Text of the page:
14. 09. 09
posted by: KSCM
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Leasing is the process of lending a capital item – usually plant, machinery or vehicles to a person or company in return for a regular payment over a specified period of time. The lessor retains ownership of the asset and retains the title.

Why Lease?

The leasing company is termed the lessor and the person or company wishing to have the item is called the lessee. The lessee is charged with the responsibility of maintaining the item during the term of the lease. 

Equipment leasing is an excellent way to grow your business without significant out of pocket expenses. Leasing offers real advantages including better value, more convenience and greater control. In most cases, the full amount of the equipment, as well as the service, shipping, installation costs and maintenance can be included in the lease. This spreads the cost out evenly over the term of the lease freeing up your money to work harder for you. Currently, 35% of all equipment is leased. 

 Finance Lease or Capital Lease

  • What it is good for: If you plan on owning the equipment at the end of the lease.
  • How it works: The full purchase price plus interest charges are spread over the length of the lease.
  • Benefits: You will own the equipment at the end of the lease for a minimal amount, such as a fixed percentage of the original cost or $1.00.

Skip Lease

  • What it is good for: Organizations that need a flexible repayment schedule such as seasonal businesses, agricultural companies, recreational services firms, and school systems.
  • How it works: You specify months when no payments are made.
  • Benefits: Flexibility to adjust to irregular cash flow.

Sale Leaseback

  • What it is good for: Customers who decide that leasing is more beneficial after having purchased their equipment. Sale-leaseback also allows companies to raise cash for other investments or cash flow purposes.
  • How it works: The business that has already purchased equipment sells it to a leasing company, which, in turn takes ownership of the equipment and then leases it back to the business. Sale Leaseback requires that the equipment be purchased within 90 days.
  • Benefits: The sale-leaseback allows you to put money back into your business or into investments that appreciate rather than depreciate.

60 or 90-Day Deferred Lease

  • What it is good for: Businesses that need equipment for operation and development that will not immediately generate revenue.
  • How it works: A 60 or 90-day deferred lease can be structured as a finance lease or a true lease. There is usually no advance payment required, and the first payment is not due until 60 or 90 days after the lease begins.
  • Benefits: The equipment you need can be acquired with little to no money up front and no payments for 2-3 months.

Master Lease

  • What it is good for: Leasing additional equipment over a certain period of time.
  • How it works: Separate lease schedules are created to accommodate the addition of equipment over that period of time. The master lease governs the basic terms and conditions. Each schedule may include different end of term options and different lease lengths but all will come under one "e;Master Lease."e;
  • Benefits: Acquiring additional equipment is made more convenient.

Municipal Lease

  • What it is good for: Local and state government organizations looking to acquire equipment.
  • How it works: The tax structures and details of municipal leases vary considerably from standard business leases. Seek the advice of your financial advisor to better understand your municipal lease options.
  • Benefits: Municipal leases are designed specifically for local and state government organizations.

Step Up Lease

  • What it is good for: Businesses whose financed equipment will become more profitable over time.
  • How it works: Payments increase according to a regular schedule over the life of the lease.

Benefits: Payments can be differed to match cash flow.


 -                 For most limited companies leasing is an attractive tax efficient financing option, as the leasing costs are chargeable against profits.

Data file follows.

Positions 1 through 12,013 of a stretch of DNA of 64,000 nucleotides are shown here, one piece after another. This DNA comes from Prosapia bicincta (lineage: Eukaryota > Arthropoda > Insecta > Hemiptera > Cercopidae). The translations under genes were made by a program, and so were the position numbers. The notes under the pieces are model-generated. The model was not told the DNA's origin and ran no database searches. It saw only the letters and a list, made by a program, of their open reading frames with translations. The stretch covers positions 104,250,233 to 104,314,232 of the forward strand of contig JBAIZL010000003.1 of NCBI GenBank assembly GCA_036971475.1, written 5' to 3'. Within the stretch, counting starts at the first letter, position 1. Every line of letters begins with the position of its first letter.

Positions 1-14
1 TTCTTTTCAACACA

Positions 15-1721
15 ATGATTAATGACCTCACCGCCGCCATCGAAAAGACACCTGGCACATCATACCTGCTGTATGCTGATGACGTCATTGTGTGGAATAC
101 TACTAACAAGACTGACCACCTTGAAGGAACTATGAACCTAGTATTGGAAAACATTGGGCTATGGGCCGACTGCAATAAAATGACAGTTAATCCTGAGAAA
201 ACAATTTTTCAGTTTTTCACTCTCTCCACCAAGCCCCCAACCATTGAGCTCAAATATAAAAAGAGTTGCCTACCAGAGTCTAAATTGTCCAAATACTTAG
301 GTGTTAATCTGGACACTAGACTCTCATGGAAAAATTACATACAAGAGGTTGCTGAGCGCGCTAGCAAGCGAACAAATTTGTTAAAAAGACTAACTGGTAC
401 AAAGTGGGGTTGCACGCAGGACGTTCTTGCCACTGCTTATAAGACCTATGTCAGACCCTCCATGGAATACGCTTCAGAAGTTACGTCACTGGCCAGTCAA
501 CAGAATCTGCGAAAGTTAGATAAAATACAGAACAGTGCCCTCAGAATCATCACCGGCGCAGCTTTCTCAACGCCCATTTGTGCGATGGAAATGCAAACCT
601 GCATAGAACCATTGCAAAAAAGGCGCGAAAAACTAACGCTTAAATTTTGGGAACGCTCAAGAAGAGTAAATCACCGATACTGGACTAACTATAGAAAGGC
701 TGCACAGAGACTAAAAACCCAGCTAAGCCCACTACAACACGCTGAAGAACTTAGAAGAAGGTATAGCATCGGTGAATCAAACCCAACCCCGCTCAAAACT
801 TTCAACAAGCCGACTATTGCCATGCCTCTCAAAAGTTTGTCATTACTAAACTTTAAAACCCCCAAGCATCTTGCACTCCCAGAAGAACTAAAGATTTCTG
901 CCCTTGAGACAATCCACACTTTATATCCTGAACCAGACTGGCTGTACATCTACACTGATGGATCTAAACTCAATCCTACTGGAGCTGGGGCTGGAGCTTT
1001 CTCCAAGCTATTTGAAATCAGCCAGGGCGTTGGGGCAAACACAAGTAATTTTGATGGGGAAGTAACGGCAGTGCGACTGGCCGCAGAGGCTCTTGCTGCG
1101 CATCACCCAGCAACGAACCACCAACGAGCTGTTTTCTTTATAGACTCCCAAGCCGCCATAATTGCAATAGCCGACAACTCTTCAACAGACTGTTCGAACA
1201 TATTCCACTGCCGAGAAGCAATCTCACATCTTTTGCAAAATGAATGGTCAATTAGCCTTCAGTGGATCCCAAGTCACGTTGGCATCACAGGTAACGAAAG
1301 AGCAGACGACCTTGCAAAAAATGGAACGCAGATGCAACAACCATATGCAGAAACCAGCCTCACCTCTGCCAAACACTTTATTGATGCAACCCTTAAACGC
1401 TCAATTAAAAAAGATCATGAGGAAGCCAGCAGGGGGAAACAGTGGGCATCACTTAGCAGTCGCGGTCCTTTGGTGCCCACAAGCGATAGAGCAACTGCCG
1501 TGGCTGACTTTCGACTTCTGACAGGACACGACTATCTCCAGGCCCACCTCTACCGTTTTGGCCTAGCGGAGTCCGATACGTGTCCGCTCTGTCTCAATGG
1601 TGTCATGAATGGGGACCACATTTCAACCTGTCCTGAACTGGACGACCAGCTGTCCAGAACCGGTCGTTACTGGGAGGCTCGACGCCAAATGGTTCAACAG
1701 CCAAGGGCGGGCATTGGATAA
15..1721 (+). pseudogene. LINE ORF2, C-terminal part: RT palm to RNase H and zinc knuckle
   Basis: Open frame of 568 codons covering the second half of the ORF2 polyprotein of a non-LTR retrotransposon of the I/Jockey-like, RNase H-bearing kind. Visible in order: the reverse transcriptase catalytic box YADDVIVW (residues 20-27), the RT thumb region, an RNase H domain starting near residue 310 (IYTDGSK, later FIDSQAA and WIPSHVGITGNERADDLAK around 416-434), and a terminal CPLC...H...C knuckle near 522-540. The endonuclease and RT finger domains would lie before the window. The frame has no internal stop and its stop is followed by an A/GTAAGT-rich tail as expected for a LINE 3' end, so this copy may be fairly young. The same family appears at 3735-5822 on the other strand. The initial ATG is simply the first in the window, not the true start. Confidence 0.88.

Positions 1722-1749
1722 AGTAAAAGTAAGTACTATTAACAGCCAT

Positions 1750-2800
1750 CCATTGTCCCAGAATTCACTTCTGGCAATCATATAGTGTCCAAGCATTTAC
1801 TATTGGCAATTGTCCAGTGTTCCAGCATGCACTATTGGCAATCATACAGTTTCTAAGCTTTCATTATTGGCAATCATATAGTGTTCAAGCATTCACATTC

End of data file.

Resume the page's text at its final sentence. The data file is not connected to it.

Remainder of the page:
-                  Removal of the need to find a large capital sum to obtain use of the item in the business.

-                  Removal of fear of heavy depreciation or early obsolescence of the item e.g. I.T.

-                  Enables the company to free up large sums of money which are tied up in company fleet properties e.g. vehicles.

-                  Obtaining immediate use of the asset with payment over a long period which enables the company to have good cash flow.

-                  Options to continue to lease at a nominal payment after the expiry of the original lease period.


 -                 Leasing tends to be marginally more expensive than traditional financing options such as loan finance.

-                  The legal ownership of the item does not pass to the lessee at any one time.

-                  Leasing can lead to grave losses in the company through penalties in the event that the lessee is not able to make the repayments as per the agreement.

-                  There can also be repossession in the event that the lessee is not able to meet the repayment as per the agreement.

-                  More expenses in the event additional guarantees are required.

-                  Fixed interest rates which may not be favoring the lessee through out the period of lease.

 Types of Leasing

There are three broad sub divisions of leasing.

Ø  The finance lease (also known as full pay out lease)

Ø  Operating lease.  (also known as market base leasing)

Ø  Contract hire lease (supported lease)

  1. A finance lease is a contract involving payment over a certain period of specified sums of money which in total liquidates the lessors capital outlay and provides him with a profit.

The agreed period will be depend on two principal factors:-

a)     The lessor’s estimate of the useful life of the subject asset.

b)     The lessee’s requirement and the immediate need.

Items subject to finance lease involve heavy equipment and plant.

  1. An operating lease is applicable where the subject asset in not wholly amortized during the opening period of the lease and the lessor is relying on a renewal of the agreement at the end of closing period.

If the agreement is not renewed by the lessee, the lessors has the option of leasing the item to another party or sell the item at, or above an estimated residual value.

Items normally subject to the operating lease will involve cars, computers, photocopies etc.

3. Contract Hire is a form of operating lease (often used with cars, commercial vehicles or service) that includes a number of additional services such as maintenance, management or replacement if asset is in repair. 


The finance lease is broken into two parts-

-Primary period.

This involves calculation of the useful life of the leased item up to 80%. This is an important period as it sets the contract and particularly to take care of the two parties.